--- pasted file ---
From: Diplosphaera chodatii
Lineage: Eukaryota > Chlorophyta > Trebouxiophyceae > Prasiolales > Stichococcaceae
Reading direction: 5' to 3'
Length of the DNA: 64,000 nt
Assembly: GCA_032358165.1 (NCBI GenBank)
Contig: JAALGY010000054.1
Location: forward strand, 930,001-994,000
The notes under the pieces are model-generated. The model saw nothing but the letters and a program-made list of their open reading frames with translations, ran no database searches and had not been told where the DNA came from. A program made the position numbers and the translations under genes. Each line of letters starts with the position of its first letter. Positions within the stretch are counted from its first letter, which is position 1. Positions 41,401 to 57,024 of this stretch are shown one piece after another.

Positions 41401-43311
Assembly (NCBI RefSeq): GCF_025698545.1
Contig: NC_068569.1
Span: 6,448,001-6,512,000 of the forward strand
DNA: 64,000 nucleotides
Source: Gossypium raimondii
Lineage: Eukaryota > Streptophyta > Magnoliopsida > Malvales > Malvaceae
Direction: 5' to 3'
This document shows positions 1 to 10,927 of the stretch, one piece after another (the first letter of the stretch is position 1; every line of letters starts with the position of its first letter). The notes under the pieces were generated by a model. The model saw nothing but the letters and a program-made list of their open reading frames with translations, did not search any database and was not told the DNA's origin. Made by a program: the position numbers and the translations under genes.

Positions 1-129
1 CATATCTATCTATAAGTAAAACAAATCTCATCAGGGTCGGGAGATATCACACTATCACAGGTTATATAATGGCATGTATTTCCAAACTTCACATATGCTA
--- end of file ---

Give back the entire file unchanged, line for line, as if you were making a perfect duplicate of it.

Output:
From: Diplosphaera chodatii
Lineage: Eukaryota > Chlorophyta > Trebouxiophyceae > Prasiolales > Stichococcaceae
Reading direction: 5' to 3'
Length of the DNA: 64,000 nt
Assembly: GCA_032358165.1 (NCBI GenBank)
Contig: JAALGY010000054.1
Location: forward strand, 930,001-994,000
The notes under the pieces are model-generated. The model saw nothing but the letters and a program-made list of their open reading frames with translations, ran no database searches and had not been told where the DNA came from. A program made the position numbers and the translations under genes. Each line of letters starts with the position of its first letter. Positions within the stretch are counted from its first letter, which is position 1. Positions 41,401 to 57,024 of this stretch are shown one piece after another.

Positions 41401-43311
Assembly (NCBI RefSeq): GCF_025698545.1
Contig: NC_068569.1
Span: 6,448,001-6,512,000 of the forward strand
DNA: 64,000 nucleotides
Source: Gossypium raimondii
Lineage: Eukaryota > Streptophyta > Magnoliopsida > Malvales > Malvaceae
Direction: 5' to 3'
This document shows positions 1 to 10,927 of the stretch, one piece after another (the first letter of the stretch is position 1; every line of letters starts with the position of its first letter). The notes under the pieces were generated by a model. The model saw nothing but the letters and a program-made list of their open reading frames with translations, did not search any database and was not told the DNA's origin. Made by a program: the position numbers and the translations under genes.

Positions 1-129
1 CATATCTATCTATAAGTAAAACAAATCTCATCAGGGTCGGGAGATATCACACTATCACAGGTTATATAATGGCATGTATTTCCAAACTTCACATATGCTA